Postgres is filled to the brim with awesome features, but they don’t make sense for every occasion. I posted last night about my [Thankyou app] and it happens to have a use case for writable [CTEs (Common Table Expression)].
: http://datachomp.com/archives/my-friend-rob/ : http://www.postgresql.org/docs/current/static/queries-with.html
First, lets new up some data:
drop table if exists thanks; create table thanks ( id serial primary key, who text not null, picked boolean not null default ‘false’, created_at date default now(), last_picked date default ‘-infinity’ );
insert into thanks (who) values ('rob conery'), ('postgres'), ('sidekiq'), ('demis bellot'), ('sinatra') , ('josh berkus'), ('elizabeth naramore'), ('amir rajan'), ('sequel'); select * from thanks;
Boom! This app selects a random person or project I’m thankful for that hasn’t already been picked or hasn’t been picked in the last 9 months. Here it is in code form:
select * from thanks where picked = false or last_picked < now() - interval '9 months';
Now we can put it in a normal CTE: with guesswho as ( select * from thanks where picked = false or last_picked < now() - interval ‘9 months’) select guesswho.id, guesswho.who from guesswho;
Yes!!! Let’s pick a random row. For our randomizer, I would like a lovely set of sequential id’s I can pick from. Since we can’t completely trust the primary key id’s returned in our CTE (especially as rows start to get trimmed off), we’re going to throw a row_number function on, as well as pass our first CTE into a second CTE to generate a random number based on the result set:
with guesswho as ( select ROW_NUMBER() OVER (ORDER BY id) as champs, * from thanks where picked = false or last_picked < now() - interval '9 months') , onlyone as (select trunc(random() * count(0) + 1) as tops from guesswho) select guesswho.id, guesswho.who from guesswho, onlyone where champs = onlyone.tops;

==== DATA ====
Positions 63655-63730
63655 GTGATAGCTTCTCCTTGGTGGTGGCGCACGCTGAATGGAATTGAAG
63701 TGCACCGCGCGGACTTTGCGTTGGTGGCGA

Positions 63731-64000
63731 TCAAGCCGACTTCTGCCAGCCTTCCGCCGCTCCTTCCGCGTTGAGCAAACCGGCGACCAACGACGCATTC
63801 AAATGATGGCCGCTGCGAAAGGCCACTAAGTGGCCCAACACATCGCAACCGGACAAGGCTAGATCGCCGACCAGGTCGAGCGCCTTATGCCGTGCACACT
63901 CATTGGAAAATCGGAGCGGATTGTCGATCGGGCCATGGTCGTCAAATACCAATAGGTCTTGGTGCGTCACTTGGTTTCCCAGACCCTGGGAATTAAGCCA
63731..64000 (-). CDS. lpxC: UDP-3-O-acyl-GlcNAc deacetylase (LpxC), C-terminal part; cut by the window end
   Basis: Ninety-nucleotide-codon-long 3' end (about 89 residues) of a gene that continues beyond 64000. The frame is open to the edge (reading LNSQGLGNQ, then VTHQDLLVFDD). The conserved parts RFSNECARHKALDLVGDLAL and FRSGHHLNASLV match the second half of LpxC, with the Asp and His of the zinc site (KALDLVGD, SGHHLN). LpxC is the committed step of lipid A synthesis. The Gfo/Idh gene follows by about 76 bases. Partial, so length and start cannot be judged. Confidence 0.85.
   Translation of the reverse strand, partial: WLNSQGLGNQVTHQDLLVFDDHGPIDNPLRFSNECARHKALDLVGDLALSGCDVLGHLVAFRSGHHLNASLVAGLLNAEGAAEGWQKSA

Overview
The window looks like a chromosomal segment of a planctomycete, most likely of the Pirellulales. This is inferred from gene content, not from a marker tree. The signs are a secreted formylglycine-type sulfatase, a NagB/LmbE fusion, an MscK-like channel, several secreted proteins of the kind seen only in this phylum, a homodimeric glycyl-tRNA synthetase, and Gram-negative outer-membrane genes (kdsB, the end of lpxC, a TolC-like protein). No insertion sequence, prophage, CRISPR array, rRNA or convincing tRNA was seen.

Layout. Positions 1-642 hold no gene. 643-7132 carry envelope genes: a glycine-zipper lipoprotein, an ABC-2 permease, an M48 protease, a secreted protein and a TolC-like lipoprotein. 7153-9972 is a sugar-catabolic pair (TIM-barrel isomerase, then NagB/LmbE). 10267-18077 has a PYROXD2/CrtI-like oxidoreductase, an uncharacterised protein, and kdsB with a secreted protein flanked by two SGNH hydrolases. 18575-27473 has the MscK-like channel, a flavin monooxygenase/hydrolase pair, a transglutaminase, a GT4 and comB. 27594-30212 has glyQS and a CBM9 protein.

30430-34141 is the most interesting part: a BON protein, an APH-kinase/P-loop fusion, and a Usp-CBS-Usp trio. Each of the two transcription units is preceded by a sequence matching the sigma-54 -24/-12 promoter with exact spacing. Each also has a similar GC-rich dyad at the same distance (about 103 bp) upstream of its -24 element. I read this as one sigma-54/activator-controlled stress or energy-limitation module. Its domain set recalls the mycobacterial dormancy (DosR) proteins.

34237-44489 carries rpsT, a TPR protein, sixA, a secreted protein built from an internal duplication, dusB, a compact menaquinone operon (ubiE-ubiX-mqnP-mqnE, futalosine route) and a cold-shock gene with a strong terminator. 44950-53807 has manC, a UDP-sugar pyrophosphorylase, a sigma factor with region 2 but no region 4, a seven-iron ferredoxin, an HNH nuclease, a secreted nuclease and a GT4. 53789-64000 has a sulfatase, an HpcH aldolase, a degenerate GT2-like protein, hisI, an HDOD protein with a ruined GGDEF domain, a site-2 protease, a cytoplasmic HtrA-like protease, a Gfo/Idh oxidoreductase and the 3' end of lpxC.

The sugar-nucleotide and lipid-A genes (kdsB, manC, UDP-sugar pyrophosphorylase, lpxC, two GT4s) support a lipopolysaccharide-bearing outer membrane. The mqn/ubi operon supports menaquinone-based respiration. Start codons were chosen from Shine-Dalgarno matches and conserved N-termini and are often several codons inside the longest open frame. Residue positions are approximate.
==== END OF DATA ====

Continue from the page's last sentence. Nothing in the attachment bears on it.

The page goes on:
Yay!!! We’re getting data we love on projects we love. But where does the writable CTE come into play? How cool would it be if we could also mark the record we’re selecting as picked, so we don’t have to make an additional call to the DB to flag afterwards? Check it out: with guesswho as (select row_number() over (order by id) as champs, * from thanks where picked = false or last_picked < now() - interval ‘9 months’) , onlyone as (select trunc(random() * count(0) + 1) as tops from guesswho)
, adios as (update thanks set picked = 'true', last_picked = now() from guesswho, onlyone where thanks.id = guesswho.id and guesswho.champs = onlyone.tops RETURNING thanks.picked) select guesswho.id, guesswho.who from guesswho, onlyone, adios where champs = onlyone.tops;
So.Much.Awesome! Check out that 3rd CTE we added (adios), is using our previous CTE’s, updating the row we chose, as well as providing a returning statement of what it updated. The returning statement provides context for what happened inside that writable CTE to alleviate confusion between table expresisons. Feel free to play with it on your own machine and especially change the data for the people or tech you’re thankful for.